Per the Catholic Church, and other denominations that notionally agree with their calendar, it’s Holy Week. Pretty much every day in from Palm Sunday to Easter Sunday has a special name. For example, as I write this, today is Fig Tuesday because important fig related things happened today in the life of Jesus. Tomorrow is Spy Wednesday where we remember the sneeki breeki of Judas. But then you get to Thursday and it’s called Maundy Thursday. You then have to deal with the classic question from a five year old “What’s a Maundy?” and you are instantly paralyzed with fear that Maundy is a racial slur. GOOD NEWS! Maundy is not a slur unless someone has been innovating in the field and I haven’t heard about it.

But I’m not here to talk about the Easter story, except in so much as it touches on something near and dear to my heart: Coins

In the calendar, Maundy Thursday is the commemoration of The Last Supper and Jesus’ instructions to his disciples to “do this in memory of me”. It is a commandment, which may give us the etymological root of the word Maundy. If you’re the kind of person who is inclined to believe that there is hidden messaging and symbolism in the bible, well, it ain’t exactly hidden in the story of The Last Supper. This is also the point where time keeps on passing and the cultural conversation back and forth with local cultures starts creating new holiday customs. Traditionally, Maundy Thursday is when alms are given to the poor by royalty, in the form of coins or clothing, as they make their way to church and the mighty wash the feet of beggars to demonstrate humility. Nice, right? Well, you can count on the English to make things difficult and also decide to embrace symbology to get out of actually doing the whole humility thing.

If one were to take a very cynical view of the practices by royalty, you might interpret the giving of alms very publicly before entering church as signaling of both their wealth and control. It is hard to interpret the footwashing, the pedilavium, as anything but the high stooping to serve the low, if of course those feet hadn’t already hadn’t been pre-washed for the royal and sachets of pleasant flowers & herbs (AKA nosegays) provided so you didn’t have to smell the poor. The only thing left of the footwashing these days is the wearing of nosegays. The gifts of alms got complicated too. If nice clothing was given to the poor by the royal, footmen were there to promptly take that away the moment the royal looked away because, MY GOD, you can’t have the poor wearing nice things! We have sumptuary laws in place for reason and we must all signal properly, so give that back, here’s a penny, a kick in the head, and be glad for it, beggar. Which brings us to coins.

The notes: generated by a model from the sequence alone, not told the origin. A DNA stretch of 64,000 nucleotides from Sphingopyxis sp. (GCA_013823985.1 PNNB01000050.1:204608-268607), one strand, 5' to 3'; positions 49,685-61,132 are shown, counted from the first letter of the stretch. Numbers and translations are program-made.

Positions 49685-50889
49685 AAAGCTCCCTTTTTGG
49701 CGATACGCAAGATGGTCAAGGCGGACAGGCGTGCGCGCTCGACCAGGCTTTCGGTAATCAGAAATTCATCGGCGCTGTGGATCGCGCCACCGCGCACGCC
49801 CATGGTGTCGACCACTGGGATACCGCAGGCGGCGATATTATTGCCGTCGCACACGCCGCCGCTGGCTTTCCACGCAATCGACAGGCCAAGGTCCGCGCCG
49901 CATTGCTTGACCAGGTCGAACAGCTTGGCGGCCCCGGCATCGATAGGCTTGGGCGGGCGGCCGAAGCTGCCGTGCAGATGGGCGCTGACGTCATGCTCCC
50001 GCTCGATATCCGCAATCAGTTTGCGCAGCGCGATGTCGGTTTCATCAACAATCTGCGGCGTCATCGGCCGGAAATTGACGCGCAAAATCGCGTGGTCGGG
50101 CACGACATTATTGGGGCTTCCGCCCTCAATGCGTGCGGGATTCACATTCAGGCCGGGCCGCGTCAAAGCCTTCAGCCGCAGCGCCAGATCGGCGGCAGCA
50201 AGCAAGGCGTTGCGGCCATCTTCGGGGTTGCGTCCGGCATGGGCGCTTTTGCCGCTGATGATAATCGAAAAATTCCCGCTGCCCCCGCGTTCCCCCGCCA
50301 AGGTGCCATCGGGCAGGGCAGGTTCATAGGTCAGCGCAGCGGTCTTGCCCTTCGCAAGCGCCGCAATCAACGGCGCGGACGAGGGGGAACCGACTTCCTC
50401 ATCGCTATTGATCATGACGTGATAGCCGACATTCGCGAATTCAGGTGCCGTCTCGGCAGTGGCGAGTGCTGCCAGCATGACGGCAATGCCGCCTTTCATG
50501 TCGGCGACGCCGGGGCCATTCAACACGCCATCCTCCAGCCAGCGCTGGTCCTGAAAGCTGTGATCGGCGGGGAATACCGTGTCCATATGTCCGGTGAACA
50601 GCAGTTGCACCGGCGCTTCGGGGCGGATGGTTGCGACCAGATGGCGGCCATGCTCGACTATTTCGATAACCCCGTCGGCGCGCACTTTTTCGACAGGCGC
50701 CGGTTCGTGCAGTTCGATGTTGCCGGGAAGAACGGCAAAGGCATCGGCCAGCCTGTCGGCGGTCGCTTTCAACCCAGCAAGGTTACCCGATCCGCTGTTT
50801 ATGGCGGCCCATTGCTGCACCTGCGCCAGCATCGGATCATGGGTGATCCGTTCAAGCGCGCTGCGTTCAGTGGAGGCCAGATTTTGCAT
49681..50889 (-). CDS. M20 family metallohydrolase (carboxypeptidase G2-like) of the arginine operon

When distributing coins of alms to the poor, the royalty didn’t just press a penny into each poor persons hand and be on their way. Goodness no! That would involve touching the poor and they don’t deserve the King’s Touch because clearly the poor lack divine favor. No, coins were given in a a special purse to help give that little step of remove and also make it very clear this was a gift from the King. Sometimes the purses were made of very nice fabric because royalty deserved nice things and that’s all they should touch, except, oops there’s that sumptuary law stuff again where the poor aren’t actually allowed to possess things like velvet. So, again, footmen are handy to take that back from the poor and give them something else…maybe. Of course, the other things the sumptuary laws covered were the coins themselves. Have you ever considered that you might be too poor to be allowed to even touch silver, much less gold? Royalty, however, aren’t supposed to touch anything more base than silver, so we have a mismatch problem if the royalty can only give a gift that the poor aren’t allowed to touch. Luckily, those footmen are still handy to help facilitate an exchange to a more suitable currency.

1838 Maundy 2 Pence obverse – from the Phil Broughton Collection, 2024
1838 Maundy 2 Pence reverse – from the Phil Broughton Collection, 2024

In a prior Money Rant, we discussed how the metropole may deny certain denominations or kinds of coinage to their colonies, but this is on a much more personal basis. Prior to the Great Recoinage of 1817, the money handed out in Maundy purses was normal circulating coinage. After that point, pennies stopped having a silver variant in circulation and so the mint struck a distinct set of coins for royalty to give out as Maundy money. Except now, since Maundy money wasn’t circulating currency, the footmen were there to take that purse right back from the poor and hand them an equivalent acceptable sum of money. But the fascination with the royal family as kinda gross celebrity watching really takes off in the Victorian Era and people didn’t want to give the Maundy money back. Victoria was all for fostering this devotion to the Cult of the Crown, so she ordered many extra coins struck so they could be given as gifts. I apologize that my example young Victoria Maundy tuppence is hard to read, but tarnish is a sumbitch sometimes and beggars (HA!) can’t be choosers.

These days, the coins are still struck and the royals still hand them out, but they’re sort of like a WHO LOVES THE FIRM THE MOST?!?! bonus gift in addition to the cash to whoever wins the Most Deserving Pensioner Award from the local parish